Chancery Orders Production of Privileged Emails Transmitted Using Third-Party Accounts
In re WeWork Litigation, Consol. C.A. No. 2020-0258-AGB (Del. Ch. Dec. 22, 2020)
This Court of Chancery discovery ruling illustrates the risks associated with directors and officers using non-company email accounts to communicate about company business, particularly as it relates to confidentiality and the attorney-client privilege.
The decision arose out of a breach of contract dispute involving claims by The We Company (“WeWork”) against the company’s putative controlling shareholders, SoftBank Group Corp. (“SBG”) and SoftBank Vision Fund (AIV MI) L.P. SBG owned 84% of Sprint during the relevant time period. Various records custodians under SBG’s control had roles at SBG and/or WeWork and Sprint, and used Sprint email accounts during the discovery time period. Two of those custodians obtained legal advice from SBG’s in-house and outside counsel regarding WeWork and SBG (not Sprint) using their Sprint email accounts. Nearly 90 documents resulting from these two accounts were withheld or redacted for privilege on this basis.
On plaintiffs’ motion to compel, the question was whether the two custodians had a reasonable expectation of privacy when using their Sprint accounts for SBG-related business such that the documents would constitute “confidential communications” qualifying for privilege under Delaware Rules of Evidence, Rule 502(a)(2). In deciding the issue, the Court applied the four-factor test articulated in In re Asia Global Crossing, Ltd., specifically: (1) does the corporation maintain a policy banning personal or other objectionable use; (2) does the company monitor the use of the employee’s computer or e-mail; (3) do third parties have a right of access to the computer or e-mails; and (4) did the corporation notify the employee, or was the employee aware, of the use and monitoring policies?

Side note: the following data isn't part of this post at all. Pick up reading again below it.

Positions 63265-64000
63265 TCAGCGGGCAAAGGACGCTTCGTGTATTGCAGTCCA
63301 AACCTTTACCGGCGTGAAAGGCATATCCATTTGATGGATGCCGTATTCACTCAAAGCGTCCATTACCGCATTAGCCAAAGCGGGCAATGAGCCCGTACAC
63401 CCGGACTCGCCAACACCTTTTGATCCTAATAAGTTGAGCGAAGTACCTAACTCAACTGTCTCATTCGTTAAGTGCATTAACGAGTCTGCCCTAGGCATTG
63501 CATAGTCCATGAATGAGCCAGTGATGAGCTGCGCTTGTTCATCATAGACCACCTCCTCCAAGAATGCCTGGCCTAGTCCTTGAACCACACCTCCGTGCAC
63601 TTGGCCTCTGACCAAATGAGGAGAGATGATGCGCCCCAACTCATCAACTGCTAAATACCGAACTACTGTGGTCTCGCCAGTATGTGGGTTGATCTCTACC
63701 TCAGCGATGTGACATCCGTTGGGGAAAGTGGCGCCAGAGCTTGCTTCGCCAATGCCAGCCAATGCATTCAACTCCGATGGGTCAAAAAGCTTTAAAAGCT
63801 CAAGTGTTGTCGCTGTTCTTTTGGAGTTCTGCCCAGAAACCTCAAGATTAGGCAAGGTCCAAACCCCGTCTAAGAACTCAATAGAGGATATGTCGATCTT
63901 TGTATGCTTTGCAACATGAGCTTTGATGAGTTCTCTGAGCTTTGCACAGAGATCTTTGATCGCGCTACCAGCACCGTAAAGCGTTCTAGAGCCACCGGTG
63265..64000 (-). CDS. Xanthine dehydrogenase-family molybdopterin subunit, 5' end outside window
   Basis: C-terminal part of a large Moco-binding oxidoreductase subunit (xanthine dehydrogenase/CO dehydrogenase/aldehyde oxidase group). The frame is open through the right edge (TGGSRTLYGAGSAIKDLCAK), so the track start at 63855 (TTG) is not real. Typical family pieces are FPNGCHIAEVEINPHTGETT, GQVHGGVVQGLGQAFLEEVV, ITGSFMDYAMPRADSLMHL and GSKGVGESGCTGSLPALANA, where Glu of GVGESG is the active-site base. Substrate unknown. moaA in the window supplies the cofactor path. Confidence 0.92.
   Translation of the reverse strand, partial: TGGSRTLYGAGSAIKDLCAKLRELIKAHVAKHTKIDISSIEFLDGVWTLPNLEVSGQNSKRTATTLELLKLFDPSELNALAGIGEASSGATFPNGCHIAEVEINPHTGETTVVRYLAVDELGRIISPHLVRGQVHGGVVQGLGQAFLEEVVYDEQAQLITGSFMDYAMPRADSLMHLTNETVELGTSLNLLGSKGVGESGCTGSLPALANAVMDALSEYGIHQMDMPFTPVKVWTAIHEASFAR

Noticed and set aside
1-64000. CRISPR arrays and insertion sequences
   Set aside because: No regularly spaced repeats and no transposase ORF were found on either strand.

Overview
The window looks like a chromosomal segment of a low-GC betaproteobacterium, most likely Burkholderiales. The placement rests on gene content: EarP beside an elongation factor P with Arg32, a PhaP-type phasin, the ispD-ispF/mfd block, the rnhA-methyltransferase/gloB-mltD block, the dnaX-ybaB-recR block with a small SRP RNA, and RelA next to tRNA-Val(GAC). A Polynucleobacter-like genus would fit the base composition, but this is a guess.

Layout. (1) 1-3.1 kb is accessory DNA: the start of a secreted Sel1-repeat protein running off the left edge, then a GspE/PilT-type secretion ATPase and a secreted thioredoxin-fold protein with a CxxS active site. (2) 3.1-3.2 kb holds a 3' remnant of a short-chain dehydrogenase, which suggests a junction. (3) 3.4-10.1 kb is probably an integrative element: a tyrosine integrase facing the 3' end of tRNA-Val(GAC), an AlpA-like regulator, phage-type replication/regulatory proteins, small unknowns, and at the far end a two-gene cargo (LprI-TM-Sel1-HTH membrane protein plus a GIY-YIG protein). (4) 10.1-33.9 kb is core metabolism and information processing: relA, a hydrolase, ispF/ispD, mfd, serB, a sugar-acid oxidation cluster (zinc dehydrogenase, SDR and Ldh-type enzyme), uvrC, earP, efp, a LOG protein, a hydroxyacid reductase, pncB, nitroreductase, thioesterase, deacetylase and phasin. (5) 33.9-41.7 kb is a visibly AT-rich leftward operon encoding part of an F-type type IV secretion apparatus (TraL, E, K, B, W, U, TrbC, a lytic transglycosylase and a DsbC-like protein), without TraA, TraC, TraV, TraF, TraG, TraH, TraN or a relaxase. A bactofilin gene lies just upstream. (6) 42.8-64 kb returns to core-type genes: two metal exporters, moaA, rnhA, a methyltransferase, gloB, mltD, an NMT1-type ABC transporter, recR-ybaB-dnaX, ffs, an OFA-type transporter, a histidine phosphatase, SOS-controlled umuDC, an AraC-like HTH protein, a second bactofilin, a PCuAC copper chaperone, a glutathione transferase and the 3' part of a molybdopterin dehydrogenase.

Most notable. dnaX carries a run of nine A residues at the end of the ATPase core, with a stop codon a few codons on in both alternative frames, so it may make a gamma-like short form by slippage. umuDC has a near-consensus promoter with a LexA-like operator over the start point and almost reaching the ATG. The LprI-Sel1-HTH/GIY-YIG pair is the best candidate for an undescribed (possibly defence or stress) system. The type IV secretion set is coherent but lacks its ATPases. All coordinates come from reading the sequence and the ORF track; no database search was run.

The Court held that all four factors weighed in favor of production. Relevant to the Court’s decision was the Sprint Code of Conduct, which stated that employees had no expectation of privacy when using Sprint Email, and that Sprint reserved the right to review communications on its email system. Further, while the record lacked evidence regarding whether Sprint was exercising its express right to monitor employee email, this evidentiary gap weighed against SBG, who as the proponent of the privilege bore the burden of establishing it. Also relevant was the custodians’ failure to use other email accounts available to them and failure to take any steps to defeat access by Sprint—for example, by attempting to encrypt their communications. Finally, as senior executives at Sprint, the Court found no basis for concluding the custodians were unaware of Sprint’s Code of Conduct.
The decision involves common circumstances and serves as an important reminder for counsel to monitor how clients and their employees communicate regarding company business and whether the methods and medium of communication are designed to protect privileged information.